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CBC, Media Guild, square off over cuts, but new show is planned
5/10/2004

 
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CBC
TORONTO - Having made several decisions to axe or alter shows, the CBC recently issued redundancy notices to over 30 staffers and contract employees.

The Corp. recently decided to cancel newsmagazine shows Disclosure and Sports Journal, shutter a sports documentary division, as well as combine Play and Hot Type. The union representing 6,000 CBC employees, the Canadian Media Guild, was not amused. It issued a recent press release saying that CBC made the cuts "in spite of an earlier assurance� that the Corporation was seeking redeployments for members affected by program re-organization," said its release.

"It's now more than obvious that Corporation officials lied to us at that meeting," says Dan Oldfield, CMG senior staff representative. "It's also interesting to note that several members with more than 25 years of service have been targeted - clearly not the most junior employees, as required by the collective agreement."

The notices are not terminations - they constitute the beginning of a process which may result in layoffs. "The Guild will do everything it can to ensure that employees' rights are protected and maintained during this difficult process," says CMG national president Lise Lareau.

Lareau told www.broadcastermagazine.com that she fears these won't be the final cuts. "We're still waiting to see if another shoe is going to be dropped," she said. "I suspect there's more stuff to come� another contraction of some kind."

Lareau says costs have risen for the CBC while at the same time it's tried to put on its best efficiency face. However, its level of government funding has stayed the same in the face of those rising costs, she says. "For the past five years, its focus has been to show its main funder (the federal government, i.e. Jane and Joe Taxpayer) that it's efficient and bottom-line oriented. So far, that ability has not paid off," she said.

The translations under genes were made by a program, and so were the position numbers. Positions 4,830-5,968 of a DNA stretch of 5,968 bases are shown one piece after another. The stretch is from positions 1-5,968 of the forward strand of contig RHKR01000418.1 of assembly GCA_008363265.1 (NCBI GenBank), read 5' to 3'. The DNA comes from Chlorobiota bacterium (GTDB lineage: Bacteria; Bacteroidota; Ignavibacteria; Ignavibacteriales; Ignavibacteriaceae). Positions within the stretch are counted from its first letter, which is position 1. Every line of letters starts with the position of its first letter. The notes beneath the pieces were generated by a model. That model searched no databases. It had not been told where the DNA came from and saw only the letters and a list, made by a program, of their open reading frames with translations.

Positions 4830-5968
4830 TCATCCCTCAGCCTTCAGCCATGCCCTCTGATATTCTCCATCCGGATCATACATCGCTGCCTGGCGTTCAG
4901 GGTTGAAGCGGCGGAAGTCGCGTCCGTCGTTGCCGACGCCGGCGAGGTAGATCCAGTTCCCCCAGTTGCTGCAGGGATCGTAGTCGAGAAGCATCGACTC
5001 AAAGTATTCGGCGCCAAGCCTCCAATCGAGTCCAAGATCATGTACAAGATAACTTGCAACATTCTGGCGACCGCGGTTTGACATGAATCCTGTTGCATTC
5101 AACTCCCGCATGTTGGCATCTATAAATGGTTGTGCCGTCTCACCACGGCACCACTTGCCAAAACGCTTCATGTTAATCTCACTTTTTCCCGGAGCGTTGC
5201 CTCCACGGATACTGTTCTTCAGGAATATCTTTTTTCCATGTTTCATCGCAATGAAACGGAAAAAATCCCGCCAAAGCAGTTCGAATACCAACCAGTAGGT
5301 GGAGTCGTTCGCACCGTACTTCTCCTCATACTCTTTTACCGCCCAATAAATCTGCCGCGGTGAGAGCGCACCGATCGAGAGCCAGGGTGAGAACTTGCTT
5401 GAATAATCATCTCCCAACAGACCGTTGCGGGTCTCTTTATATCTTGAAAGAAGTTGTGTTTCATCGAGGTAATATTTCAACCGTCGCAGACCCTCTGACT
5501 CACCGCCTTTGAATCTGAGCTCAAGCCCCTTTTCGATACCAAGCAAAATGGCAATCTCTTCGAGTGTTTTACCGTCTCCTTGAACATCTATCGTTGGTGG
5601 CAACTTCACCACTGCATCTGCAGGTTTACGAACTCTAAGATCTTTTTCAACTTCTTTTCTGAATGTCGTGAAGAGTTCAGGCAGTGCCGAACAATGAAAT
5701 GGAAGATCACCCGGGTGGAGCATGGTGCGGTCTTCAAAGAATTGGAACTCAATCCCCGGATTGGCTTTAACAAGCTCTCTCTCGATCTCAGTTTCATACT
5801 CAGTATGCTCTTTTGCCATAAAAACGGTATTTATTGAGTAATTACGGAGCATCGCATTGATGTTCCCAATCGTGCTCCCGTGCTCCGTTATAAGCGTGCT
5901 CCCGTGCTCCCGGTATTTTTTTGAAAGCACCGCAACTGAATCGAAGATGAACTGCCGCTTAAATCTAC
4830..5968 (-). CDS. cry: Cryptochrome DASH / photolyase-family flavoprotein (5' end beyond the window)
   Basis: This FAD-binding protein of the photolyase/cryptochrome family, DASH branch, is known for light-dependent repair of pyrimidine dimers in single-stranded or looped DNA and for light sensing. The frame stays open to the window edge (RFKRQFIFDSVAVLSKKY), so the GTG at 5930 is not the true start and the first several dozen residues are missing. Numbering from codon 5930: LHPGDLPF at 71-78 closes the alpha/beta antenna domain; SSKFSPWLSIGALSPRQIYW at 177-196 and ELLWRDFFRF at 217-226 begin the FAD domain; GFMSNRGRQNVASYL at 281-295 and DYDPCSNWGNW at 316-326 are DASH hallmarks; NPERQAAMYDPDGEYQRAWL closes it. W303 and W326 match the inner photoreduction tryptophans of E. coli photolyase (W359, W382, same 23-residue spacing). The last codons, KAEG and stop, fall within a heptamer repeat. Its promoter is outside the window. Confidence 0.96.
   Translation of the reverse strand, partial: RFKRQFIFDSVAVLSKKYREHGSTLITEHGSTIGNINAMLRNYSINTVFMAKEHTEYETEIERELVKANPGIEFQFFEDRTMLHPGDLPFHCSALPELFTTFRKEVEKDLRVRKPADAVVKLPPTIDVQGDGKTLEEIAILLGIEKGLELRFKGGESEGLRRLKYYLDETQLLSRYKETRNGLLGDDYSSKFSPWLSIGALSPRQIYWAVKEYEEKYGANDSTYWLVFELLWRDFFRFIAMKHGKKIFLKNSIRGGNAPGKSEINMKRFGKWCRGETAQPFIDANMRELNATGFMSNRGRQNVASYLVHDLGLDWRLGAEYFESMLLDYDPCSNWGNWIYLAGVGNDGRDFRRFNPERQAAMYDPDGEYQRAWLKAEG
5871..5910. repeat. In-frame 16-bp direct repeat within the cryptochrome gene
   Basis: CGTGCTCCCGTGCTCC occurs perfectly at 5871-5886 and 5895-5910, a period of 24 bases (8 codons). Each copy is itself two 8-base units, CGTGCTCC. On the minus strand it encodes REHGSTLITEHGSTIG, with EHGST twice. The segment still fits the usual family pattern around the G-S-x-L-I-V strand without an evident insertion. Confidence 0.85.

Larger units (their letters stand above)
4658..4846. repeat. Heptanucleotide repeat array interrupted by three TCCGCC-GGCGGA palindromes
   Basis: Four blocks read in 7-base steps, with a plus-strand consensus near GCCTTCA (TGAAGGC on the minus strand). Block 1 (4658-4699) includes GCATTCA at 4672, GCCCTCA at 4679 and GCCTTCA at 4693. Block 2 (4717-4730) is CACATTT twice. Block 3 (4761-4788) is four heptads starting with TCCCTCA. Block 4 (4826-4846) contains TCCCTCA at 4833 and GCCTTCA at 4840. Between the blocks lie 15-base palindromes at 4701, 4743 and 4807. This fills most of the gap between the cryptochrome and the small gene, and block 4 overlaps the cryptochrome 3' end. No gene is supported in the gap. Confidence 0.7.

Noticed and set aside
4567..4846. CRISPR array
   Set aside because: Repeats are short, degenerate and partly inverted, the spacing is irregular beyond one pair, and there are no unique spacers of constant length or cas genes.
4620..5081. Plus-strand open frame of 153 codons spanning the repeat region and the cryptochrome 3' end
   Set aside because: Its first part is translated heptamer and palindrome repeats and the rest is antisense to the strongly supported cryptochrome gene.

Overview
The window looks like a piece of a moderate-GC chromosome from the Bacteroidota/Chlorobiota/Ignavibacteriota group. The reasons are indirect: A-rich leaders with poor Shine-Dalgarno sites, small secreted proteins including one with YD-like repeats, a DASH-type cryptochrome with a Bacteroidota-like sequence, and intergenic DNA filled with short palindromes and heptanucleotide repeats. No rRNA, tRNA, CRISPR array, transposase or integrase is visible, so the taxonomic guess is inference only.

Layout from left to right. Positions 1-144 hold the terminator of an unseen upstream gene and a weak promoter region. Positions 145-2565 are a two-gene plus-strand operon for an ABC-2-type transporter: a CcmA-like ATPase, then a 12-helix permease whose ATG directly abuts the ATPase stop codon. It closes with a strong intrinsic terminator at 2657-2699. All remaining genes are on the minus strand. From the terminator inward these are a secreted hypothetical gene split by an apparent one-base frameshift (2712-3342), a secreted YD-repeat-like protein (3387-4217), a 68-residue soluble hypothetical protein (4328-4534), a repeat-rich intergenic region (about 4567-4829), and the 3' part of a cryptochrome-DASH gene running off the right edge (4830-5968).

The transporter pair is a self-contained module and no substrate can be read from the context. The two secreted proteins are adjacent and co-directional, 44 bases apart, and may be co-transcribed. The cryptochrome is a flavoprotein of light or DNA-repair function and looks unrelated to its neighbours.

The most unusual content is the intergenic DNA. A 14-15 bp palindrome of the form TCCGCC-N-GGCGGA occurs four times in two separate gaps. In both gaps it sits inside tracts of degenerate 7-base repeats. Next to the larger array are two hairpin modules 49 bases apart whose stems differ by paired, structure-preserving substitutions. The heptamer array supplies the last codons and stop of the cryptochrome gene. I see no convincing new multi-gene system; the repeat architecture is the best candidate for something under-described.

"These are tough times for the CBC."

As well, the CBC has been able, due to a surplus, to avoid pension contributions, for several years. However, says Lareau, it must now kick in $40 million to that pension plan.

The CMG largely objects to the way the cuts were handled and Lareau insists that alternative jobs for the more senior people should have been found before walking papers were issued, not after.

However, that search is now on as the CBC and CMG work to place those senior people whose positions were eliminated into jobs occupied by less senior people, who may then be out of work.

"All parts of CBC have been affected, not just English television," said CBC spokeswoman Ruth-Ellen Soles, of the budgetary decisions made. She also pointed to a $10 million cut from the usual government contribution in fiscal 2004 as an additional factor.

While Disclosure and Sports Journal received some critical acclaim, it was not reflected in viewership, which led to their cancellation.

However, some of those working on the shows have been or will be reassigned to a new nightly news and current affairs program which will air beginning this fall at 8 p.m., Monday to Thursday on CBC Newsworld. That show, however, has no name, hosts or anything else.

Play and Hot Type will be combined, providing entertainment segments to other CBC programs, says Soles. "There will be a limited series of Hot Type style programs," she explains.
 
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